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Marketing Biosolids for Beneficial Use in the Chicago Metropolitan Area

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The Metropolitan Water Reclamation District of Greater Chicago (District) services Chicago and 124 suburban communities in Cook County, Illinois. The District collects and treats wastewater from a population equivalent to 11 million people and generates approximately 180,000 dry tons of biosolids annually. The District is committed to managing biosolids beneficially and economically. The District operates a diverse biosolids management program which consists of applying biosolids to strip mined land at its 15,006 acre site in Fulton County for the production of grain crops; applying biosolids to agricultural land in northeastern Illinois also for the production of grain crops; and using biosolids as a soil conditioner or soil substitute in the Chicago Metropolitan Area (Chicagoland).

The use of biosolids in Chicagoland is attractive because it is the most economical management option, and it offers benefits to the District's local constituency. The local market includes the following uses of biosolids:

Final protective layer of landfill covers

Daily landfill cover

Construction and renovation of recreational facilities (e.g. public parks, golf courses, athletic fields)

Brownfield reclamation

Commercial landscaping

Roadside landscaping

In order to be able to utilize biosolids in this market, the District had to address several regulatory requirements. The most important of these are the state and federal regulations for the land application of biosolids and biosolids use at Illinois landfills. In order for biosolids to be used with a minimum of regulatory and operational restrictions, the District made a commitment to only produce the highest quality biosolids for this market.

The District undertook extraordinary measures to enforce its industrial waste control ordinances, and sought to obtain certification from the United States Environmental Protection Agency for its standard biosolids processing trains as equivalent to PFRP. As a result, the District produces EQ biosolids. The District also obtained Adjusted Standard 95–4 from the Illinois Pollution Control Board for the use of biosolids as a topsoil substitute in the final protective layer of landfills in Illinois. The District has established a partnership with the Illinois Environmental Protection Agency, and it operates the local land application program under a unique umbrella permit that covers all projects and minimizes regulatory hurdles for its customers.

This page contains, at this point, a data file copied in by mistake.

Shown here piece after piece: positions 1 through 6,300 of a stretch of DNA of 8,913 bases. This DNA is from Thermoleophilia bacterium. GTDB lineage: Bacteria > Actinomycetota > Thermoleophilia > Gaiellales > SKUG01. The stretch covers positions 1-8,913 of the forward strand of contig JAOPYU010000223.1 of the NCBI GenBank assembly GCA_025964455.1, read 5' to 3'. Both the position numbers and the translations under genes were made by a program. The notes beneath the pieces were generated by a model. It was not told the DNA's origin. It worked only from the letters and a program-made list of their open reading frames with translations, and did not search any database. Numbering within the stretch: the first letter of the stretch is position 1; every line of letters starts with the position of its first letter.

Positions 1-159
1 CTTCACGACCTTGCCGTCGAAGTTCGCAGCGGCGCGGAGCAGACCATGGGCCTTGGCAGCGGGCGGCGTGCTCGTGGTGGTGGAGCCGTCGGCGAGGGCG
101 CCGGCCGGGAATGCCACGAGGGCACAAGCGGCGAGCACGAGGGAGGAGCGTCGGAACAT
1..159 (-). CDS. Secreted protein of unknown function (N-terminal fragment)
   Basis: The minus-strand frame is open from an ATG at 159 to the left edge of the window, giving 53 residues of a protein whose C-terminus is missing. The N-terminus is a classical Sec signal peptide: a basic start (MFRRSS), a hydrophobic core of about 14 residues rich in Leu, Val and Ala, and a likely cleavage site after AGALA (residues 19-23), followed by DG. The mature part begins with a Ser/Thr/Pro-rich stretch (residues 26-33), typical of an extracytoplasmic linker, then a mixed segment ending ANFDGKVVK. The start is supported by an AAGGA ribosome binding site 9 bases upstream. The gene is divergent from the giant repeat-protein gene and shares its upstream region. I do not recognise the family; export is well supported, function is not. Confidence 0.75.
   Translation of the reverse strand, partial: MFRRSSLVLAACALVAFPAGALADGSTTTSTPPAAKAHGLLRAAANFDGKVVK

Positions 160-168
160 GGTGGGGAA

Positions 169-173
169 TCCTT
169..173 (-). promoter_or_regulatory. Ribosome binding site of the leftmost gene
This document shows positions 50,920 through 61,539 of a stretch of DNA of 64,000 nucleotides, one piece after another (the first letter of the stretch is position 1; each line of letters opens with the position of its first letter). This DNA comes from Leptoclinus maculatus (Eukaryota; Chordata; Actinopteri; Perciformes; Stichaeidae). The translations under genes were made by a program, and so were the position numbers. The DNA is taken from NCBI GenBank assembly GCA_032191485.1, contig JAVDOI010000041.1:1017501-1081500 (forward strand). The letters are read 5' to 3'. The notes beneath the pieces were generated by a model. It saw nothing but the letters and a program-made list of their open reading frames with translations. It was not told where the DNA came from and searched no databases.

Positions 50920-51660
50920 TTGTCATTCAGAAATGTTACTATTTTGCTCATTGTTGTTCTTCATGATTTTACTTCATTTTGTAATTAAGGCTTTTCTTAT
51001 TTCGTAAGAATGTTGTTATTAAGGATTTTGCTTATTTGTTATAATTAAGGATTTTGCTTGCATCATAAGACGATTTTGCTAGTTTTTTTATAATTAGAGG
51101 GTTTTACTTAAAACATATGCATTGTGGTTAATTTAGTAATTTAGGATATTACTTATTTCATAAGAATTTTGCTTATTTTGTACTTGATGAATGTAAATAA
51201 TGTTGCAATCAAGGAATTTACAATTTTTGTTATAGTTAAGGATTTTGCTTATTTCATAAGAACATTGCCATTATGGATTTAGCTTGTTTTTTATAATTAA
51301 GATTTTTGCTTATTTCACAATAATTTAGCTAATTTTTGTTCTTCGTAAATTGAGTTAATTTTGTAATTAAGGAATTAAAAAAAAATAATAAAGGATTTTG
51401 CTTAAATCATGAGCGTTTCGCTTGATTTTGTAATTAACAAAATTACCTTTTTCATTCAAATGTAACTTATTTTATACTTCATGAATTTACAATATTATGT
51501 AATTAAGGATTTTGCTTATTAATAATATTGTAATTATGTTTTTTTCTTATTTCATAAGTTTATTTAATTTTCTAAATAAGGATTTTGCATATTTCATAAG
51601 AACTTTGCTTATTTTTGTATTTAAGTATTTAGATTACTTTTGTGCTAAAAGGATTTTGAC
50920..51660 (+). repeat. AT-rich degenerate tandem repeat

The District has undertaken several initiatives to increase public acceptance and demand for biosolids in Chicagoland. These initiatives have included constructing a large greenhouse for conducting research to support the local uses of biosolids and year-round demonstrations for public education and promotion. The District received the 2001 Research and Technology Award from the Association of Metropolitan Sewerage Agencies for the research and demonstrational activities it has done in the greenhouse. The District has established several visible field research and demonstration projects in Chicagoland. The most notable is a large demonstration of the use of biosolids for reclaiming brownfield sites having steel mill slag based soils (the southeast side of Chicago contains several thousand acres of these brownfields). The study was undertaken in partnership with the Chicago Park District. It has been conducted since 2000, and it includes a significant research component. The project and the two field days that have been held at the site have promoted interest in the District's biosolids. The District has also produced a promotional brochure, which it distributes to prospective new users at first time meetings, or at displays presented at local conferences, meetings, or other public events. The District has also expanded the staff of the Biosolids Utilization and Soil Science Section of its R&D Department to provide technical support to local biosolids users and to follow the conduct of each local project. The District has been producing short case studies of selected local use projects, and it recently published its first booklet of case studies for promotional use. The booklet has been very popular, and it has been successful in generating increased interest in the biosolids.

Document Type: Research Article


Publication date: January 1, 2005

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